The US will likely see a surge of Covid-19 cases in the fall, warns Dr. Anthony Fauci, the nation’s top infectious disease expert. With the lifting of many mask mandates and restrictions for indoor settings, Fauci emphasized there has been a waning of immunity and that we should expect to see an increase in cases when the colder weather arrives in the fall. This week, the coronavirus has also been hitting a string of DC lawmakers. House Speaker Nancy Pelosi has tested positive for Covid-19, a spokesman for the California Democrat said yesterday. Two members of Biden’s Cabinet also tested positive for Covid-19 on Wednesday, but the White House said the President tested negative that same night as part of regularly scheduled testing.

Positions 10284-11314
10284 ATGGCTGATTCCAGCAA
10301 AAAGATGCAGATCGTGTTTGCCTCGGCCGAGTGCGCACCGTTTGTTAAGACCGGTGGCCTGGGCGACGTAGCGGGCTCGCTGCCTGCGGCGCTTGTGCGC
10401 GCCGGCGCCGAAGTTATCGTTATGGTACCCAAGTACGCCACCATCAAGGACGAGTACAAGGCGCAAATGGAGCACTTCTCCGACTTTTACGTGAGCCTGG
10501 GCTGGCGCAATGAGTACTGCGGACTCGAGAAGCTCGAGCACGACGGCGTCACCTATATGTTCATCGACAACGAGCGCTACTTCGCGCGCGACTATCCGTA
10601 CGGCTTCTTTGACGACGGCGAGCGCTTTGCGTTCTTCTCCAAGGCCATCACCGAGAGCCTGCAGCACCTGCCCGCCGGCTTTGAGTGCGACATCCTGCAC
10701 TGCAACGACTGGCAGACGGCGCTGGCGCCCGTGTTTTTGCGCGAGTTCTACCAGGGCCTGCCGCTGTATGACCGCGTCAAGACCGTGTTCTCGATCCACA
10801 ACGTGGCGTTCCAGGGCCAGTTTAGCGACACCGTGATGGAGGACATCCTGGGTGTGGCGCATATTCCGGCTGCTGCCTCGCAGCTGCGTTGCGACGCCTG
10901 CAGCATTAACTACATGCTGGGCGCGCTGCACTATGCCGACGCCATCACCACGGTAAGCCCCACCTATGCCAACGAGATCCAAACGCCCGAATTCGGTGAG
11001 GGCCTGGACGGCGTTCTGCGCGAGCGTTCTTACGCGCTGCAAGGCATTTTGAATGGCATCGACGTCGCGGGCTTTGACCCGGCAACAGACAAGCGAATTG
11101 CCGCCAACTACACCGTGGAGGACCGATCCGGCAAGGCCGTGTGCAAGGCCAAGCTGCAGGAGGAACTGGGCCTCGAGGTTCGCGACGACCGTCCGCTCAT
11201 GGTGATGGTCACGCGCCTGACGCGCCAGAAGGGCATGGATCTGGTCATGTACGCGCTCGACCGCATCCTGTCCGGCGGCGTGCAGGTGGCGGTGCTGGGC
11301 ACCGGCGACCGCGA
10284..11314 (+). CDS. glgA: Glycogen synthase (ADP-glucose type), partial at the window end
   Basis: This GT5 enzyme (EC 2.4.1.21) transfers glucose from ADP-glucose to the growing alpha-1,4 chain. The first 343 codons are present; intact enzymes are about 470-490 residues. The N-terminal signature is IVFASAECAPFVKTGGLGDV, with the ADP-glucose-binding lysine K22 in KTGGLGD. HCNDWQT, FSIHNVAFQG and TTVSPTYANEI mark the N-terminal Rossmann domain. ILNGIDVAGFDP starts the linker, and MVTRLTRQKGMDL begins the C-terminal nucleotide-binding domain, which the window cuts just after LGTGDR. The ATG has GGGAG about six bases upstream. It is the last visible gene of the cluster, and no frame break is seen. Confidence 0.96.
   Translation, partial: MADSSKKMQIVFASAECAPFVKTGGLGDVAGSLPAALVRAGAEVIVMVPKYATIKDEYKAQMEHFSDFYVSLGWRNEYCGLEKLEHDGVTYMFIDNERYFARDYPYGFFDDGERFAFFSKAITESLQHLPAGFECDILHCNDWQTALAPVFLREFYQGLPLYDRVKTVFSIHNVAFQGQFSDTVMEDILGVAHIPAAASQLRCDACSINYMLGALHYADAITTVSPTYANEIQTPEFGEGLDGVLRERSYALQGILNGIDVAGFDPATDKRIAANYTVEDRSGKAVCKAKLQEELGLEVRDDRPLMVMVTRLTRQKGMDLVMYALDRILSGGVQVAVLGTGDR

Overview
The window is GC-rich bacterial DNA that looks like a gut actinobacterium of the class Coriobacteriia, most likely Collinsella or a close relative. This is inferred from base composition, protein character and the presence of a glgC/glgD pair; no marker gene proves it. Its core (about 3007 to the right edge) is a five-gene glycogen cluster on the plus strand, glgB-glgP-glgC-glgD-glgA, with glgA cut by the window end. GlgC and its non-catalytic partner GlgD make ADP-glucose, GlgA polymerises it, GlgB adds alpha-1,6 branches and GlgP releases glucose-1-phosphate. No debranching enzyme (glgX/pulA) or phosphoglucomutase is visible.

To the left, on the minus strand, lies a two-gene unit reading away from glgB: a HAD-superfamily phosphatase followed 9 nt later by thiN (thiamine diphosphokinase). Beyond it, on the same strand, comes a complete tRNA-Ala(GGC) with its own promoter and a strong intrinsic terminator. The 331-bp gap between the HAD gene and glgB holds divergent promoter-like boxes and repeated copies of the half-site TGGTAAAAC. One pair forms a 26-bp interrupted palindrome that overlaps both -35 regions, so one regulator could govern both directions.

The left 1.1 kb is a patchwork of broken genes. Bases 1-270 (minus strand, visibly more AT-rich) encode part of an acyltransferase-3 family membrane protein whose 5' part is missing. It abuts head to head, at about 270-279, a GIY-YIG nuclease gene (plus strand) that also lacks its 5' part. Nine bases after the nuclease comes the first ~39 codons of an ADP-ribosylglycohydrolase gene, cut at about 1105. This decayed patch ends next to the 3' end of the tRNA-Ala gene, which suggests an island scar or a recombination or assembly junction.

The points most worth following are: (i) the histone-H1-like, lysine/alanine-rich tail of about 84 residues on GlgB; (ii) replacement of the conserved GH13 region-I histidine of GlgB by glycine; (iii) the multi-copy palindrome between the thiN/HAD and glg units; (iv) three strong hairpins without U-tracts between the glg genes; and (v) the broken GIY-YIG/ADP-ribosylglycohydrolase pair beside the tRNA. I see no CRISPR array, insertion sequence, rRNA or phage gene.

New York’s Attorney General has asked a court to hold former President Donald Trump in contempt for allegedly failing to comply with a court order that he turn over certain documents for an investigation. In a motion filed yesterday, the office of Attorney General Letitia James said Trump “did not comply at all” with the subpoena for documents and that his attorneys said he would not produce “any” documents in response to the subpoena because his attorneys believe that if the documents exist, the Trump Organization would have them and the attorney general’s office “will just have to wait until the Trump Organization completes its production to get them.” James is asking the court to impose a fine of $10,000 per day, or whatever amount the court deems sufficient to get Trump to comply. Meanwhile, the criminal investigation into Trump and his company is also continuing as prosecutors review new evidence, the Manhattan district attorney said yesterday.
5. North Korea